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Exploring the Kingdoms of Amalur with Big Huge Games' Sean Dunn


It wasn't that long ago that Big Huge Games was on the edge of oblivion. THQ put the studio up for sale in 2009, placing its projects and the studio itself in jeopardy. As fate would have it, Curt Schilling's 38 Studios swept in to acquire the ailing developer. Its major project, once on the chopping block, eventually became Kingdoms of Amalur: Reckoning, which released earlier this month to largely favorable reviews.

So, how does a studio go from the brink of closure to critical success? How does Big Huge Games prevent another potential disaster, and where does it go from here? Big Huge Games general manager Sean Dunn told us.

The first question: what has Big Huge Games learned from its near-death experience? How does it avoid repeating its own history? Dunn has been with Big Huge for about a year and a half now, and he notes that "one of the things that drew me to Big Huge was the fact that they'd gone through all these trials and tribulations, and the entire team was still there."

We feel that we're in a really, really strong position.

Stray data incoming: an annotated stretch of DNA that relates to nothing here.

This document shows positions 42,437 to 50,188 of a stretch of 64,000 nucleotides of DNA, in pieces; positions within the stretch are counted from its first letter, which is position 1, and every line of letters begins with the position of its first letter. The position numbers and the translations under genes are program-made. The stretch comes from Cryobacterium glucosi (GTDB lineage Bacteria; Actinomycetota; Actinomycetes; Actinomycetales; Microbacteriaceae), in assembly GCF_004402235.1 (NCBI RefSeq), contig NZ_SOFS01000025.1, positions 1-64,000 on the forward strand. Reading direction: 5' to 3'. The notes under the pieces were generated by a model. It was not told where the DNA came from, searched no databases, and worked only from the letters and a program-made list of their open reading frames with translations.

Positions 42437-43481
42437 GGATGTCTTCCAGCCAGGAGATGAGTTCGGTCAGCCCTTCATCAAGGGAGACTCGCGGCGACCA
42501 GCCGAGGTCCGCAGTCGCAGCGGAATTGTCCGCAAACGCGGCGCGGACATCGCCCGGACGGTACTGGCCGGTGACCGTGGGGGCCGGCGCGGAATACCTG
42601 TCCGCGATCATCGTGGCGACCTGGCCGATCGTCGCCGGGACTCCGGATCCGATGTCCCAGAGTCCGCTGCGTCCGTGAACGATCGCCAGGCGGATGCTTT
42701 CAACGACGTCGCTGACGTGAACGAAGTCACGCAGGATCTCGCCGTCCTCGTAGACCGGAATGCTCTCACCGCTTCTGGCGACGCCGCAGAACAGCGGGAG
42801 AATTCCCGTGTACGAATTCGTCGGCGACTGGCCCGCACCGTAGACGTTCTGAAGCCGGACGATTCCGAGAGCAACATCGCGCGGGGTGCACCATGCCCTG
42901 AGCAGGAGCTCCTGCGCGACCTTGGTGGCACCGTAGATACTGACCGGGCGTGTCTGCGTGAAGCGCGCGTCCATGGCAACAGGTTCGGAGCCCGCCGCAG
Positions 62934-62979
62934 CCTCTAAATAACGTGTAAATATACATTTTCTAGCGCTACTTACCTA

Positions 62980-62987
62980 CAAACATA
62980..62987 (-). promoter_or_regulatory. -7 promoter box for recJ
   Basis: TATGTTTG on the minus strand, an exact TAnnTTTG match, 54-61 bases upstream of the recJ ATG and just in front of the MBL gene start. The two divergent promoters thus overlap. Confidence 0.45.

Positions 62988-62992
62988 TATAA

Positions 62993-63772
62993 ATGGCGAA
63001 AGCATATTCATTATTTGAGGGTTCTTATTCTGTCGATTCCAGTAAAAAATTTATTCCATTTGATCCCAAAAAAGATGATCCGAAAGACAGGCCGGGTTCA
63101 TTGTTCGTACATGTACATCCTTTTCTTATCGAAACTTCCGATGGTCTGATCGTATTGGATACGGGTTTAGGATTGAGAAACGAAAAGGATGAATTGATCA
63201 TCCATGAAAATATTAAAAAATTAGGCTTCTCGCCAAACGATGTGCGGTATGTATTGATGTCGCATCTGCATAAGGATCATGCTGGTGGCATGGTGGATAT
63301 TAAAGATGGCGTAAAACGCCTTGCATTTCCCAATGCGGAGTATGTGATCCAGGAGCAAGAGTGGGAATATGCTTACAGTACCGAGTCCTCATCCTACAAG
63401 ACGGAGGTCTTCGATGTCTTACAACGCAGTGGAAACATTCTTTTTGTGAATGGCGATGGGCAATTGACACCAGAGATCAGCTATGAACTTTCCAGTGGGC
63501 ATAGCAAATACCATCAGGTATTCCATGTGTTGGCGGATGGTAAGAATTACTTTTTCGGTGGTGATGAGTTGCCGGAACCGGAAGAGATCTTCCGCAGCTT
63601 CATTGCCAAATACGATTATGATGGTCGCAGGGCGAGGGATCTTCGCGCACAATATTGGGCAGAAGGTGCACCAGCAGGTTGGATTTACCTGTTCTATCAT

Prior to joining the studio, Dunn had worked with Big Huge through THQ. He visited the studio often and got to know the team. After Big Huge nearly collapsed, and after 38 Studios acquired the company, Dunn was offered a position. Returning to the studio, he was surprised by what he saw. "When I was asked by Curt to come out and interview for the position, I'd expected to see an entirely different team of people there. You know, the games industry is rough, and a lot of times a stiff wind blows and half the studio leaves for fear of their jobs." But that wasn't the case for Big Huge. "When I came in for the interview, the entire team was pretty much still there." Dunn then recognized "something special" about the team, which led him to accept the position -- and eventually led to Reckoning actually making it to market via EA's Partners program, despite the studio's hardships.

Now that Reckoning has made a positive critical splash, Dunn notes that it is selling well, though he can't offer concrete numbers. So what of the future of the franchise? Todd McFarlane, one of the major names attached to Reckoning, has said that a sequel is dependent on word of mouth. While Dunn won't go into hard numbers needed to spur a sequel, he notes that publishers look for certain elements. "I can't speak for EA at this point, but just from my experience, looking at where the studio is, we're kind of in the perfect position."

The studio owns all of its own technology -- geared toward making open world RPGs -- and the team has its first big project under its belt. "We came in on time and on budget, and so all of those things are really favorable for the studio, so we really have no real concerns at this point," says Dunn, "we feel that we're in a really, really strong position."